colour="blue", size=0.5) +
scale_x_continuous(name=NULL,
limits=c(49, 224),
breaks=x_breaks\$doy,
labels=x_breaks\$dte_str) +
scale_y_continuous(name="Frequency of days colder than −15° F",
breaks=pretty_breaks(n=10)) +
theme_bw() +
theme(axis.text.x=element_text(angle=30, hjust=1))

# Minus 40
for_plot <- fairbanks %>%
mutate(doy=yday(dte),
dte_str=format(dte, "%d %b"),
min_below=ifelse(tmin_c < -40,1,0),
max_below=ifelse(tmax_c < -40,1,0)) %>%
filter(dte_str!="29 Feb") %>%
mutate(doy=ifelse(leap_year(dte) & doy>60, doy-1, doy),
doy=(doy+31+28+31+30)%%365) %>%
group_by(doy, dte_str) %>%
mutate(n_min=sum(ifelse(!is.na(min_below), 1, 0)),
n_max=sum(ifelse(!is.na(max_below), 1, 0))) %>%
summarize(min_freq=sum(min_below, na.rm=TRUE)/max(n_min, na.rm=TRUE),
max_freq=sum(max_below, na.rm=TRUE)/max(n_max, na.rm=TRUE))

x_breaks <- for_plot %>%
filter(doy %in% seq(63, 203, 7))

stats <- tibble(doy=seq(63, 203),
pred=predict(loess(min_freq ~ doy,
for_plot %>%
filter(doy >= 63, doy <= 203))))

max_stats <- stats %>%

q <- ggplot(data=for_plot,
aes(x=doy, ymin=min_freq, ymax=max_freq)) +
geom_linerange() +
geom_smooth(aes(y=min_freq), se=FALSE, size=0.5) +
geom_segment(aes(x=max_stats\$doy, xend=max_stats\$doy,
y=-Inf, yend=max_stats\$pred),
colour="blue", size=0.5) +
scale_x_continuous(name=NULL,
limits=c(63, 203),
breaks=x_breaks\$doy,
labels=x_breaks\$dte_str) +
scale_y_continuous(name="Frequency of days colder than −40°",
breaks=pretty_breaks(n=10)) +
theme_bw() +
theme(axis.text.x=element_text(angle=30, hjust=1))
```
fri, 13-may-2016, 06:02

This morning’s weather forecast:

```SUNNY. HIGHS IN THE UPPER 70S TO LOWER 80S. LIGHT WINDS.
```

May 13th seems very early in the year to hit 80 degrees in Fairbanks, so I decided to check it out. What I’m doing here is selecting all the dates where the temperature is above 80°F, then ranking those dates by year and date, and extracting the “winner” for each year (where rank is 1).

```WITH warm AS (
SELECT extract(year from dte) AS year, dte,
c_to_f(tmax_c) AS tmax_f
FROM ghcnd_pivot
WHERE station_name = 'FAIRBANKS INTL AP'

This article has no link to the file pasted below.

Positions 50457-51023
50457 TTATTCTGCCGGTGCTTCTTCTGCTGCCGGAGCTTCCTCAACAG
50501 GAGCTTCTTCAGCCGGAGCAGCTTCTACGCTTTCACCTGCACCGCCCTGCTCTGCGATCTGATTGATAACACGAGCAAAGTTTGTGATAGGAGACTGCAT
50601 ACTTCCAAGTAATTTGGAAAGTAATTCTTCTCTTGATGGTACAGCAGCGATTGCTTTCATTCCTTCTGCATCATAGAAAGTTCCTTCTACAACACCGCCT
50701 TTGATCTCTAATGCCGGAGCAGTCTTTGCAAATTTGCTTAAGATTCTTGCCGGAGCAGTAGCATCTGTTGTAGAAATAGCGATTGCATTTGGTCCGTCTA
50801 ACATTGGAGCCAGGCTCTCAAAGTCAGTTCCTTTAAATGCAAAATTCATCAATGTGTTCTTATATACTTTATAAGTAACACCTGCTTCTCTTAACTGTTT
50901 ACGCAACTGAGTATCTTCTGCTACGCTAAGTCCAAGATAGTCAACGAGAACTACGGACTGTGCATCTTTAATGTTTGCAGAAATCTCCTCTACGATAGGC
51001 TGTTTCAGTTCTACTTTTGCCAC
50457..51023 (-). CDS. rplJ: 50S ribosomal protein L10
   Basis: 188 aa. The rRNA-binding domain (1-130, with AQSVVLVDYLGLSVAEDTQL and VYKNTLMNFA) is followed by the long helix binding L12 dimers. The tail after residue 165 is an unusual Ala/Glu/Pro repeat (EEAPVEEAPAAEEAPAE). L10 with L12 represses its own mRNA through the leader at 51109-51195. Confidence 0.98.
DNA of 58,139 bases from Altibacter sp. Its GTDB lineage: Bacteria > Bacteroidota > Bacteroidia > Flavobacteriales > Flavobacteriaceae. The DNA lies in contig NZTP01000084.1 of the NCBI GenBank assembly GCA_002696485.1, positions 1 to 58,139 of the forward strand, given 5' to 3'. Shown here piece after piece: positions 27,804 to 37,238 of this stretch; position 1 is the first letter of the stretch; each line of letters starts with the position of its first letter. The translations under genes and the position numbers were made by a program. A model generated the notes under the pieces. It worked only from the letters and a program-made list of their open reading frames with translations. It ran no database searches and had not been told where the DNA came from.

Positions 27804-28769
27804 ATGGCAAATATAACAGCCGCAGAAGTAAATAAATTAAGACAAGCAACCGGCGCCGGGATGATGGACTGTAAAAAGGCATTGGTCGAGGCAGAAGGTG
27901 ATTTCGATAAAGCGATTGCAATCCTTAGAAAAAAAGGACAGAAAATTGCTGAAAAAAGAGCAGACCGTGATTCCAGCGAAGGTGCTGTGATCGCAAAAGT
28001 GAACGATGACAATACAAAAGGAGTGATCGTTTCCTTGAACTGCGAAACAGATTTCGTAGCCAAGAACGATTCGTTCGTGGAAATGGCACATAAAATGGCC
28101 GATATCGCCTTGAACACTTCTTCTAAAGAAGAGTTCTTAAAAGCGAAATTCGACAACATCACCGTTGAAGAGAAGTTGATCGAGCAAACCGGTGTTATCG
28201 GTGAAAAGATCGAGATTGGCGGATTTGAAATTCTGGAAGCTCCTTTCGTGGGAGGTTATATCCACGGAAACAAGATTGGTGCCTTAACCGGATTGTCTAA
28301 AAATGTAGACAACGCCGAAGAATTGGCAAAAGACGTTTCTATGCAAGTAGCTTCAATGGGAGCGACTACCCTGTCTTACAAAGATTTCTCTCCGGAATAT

AND c_to_f(tmax_c) >= 80.0),
ranked AS (
SELECT year, dte, tmax_f,
row_number() OVER (PARTITION BY year
ORDER BY dte) AS rank
FROM warm)
SELECT dte,
extract(doy from dte) AS doy,
round(tmax_f, 1) as tmax_f
FROM ranked
WHERE rank = 1
ORDER BY doy;
```

And the results:

Earliest 80 degree dates, Fairbanks Airport
Date Day of year High temperature (°F)
1995-05-09 129 80.1
1975-05-11 131 80.1
1942-05-12 132 81.0
1915-05-14 134 80.1
1993-05-16 136 82.0
2002-05-20 140 80.1
2015-05-22 142 80.1
1963-05-22 142 84.0
1960-05-23 144 80.1
2009-05-24 144 80.1

If we hit 80°F today, it’ll be the fourth earliest day of year to hit that temperature since records started being kept in 1904.

Update: We didn’t reach 80°F on the 13th, but got to 82°F on May 14th, tied with that date in 1915 for the fourth earliest 80 degree temperature.

mon, 21-dec-2015, 16:58

# Introduction

While riding to work this morning I figured out a way to disentangle the effects of trail quality and physical conditioning (both of which improve over the season) from temperature, which also tends to increase throughout the season. As you recall in my previous post, I found that days into the season (winter day of year) and minimum temperature were both negatively related with fat bike energy consumption. But because those variables are also related to each other, we can’t make statements about them individually.

But what if we look at pairs of trips that are within two days of each other and look at the difference in temperature between those trips and the difference in energy consumption? We’ll only pair trips going the same direction (to or from work), and we’ll restrict the pairings to two days or less. That eliminates seasonality from the data because we’re always comparing two trips from the same few days.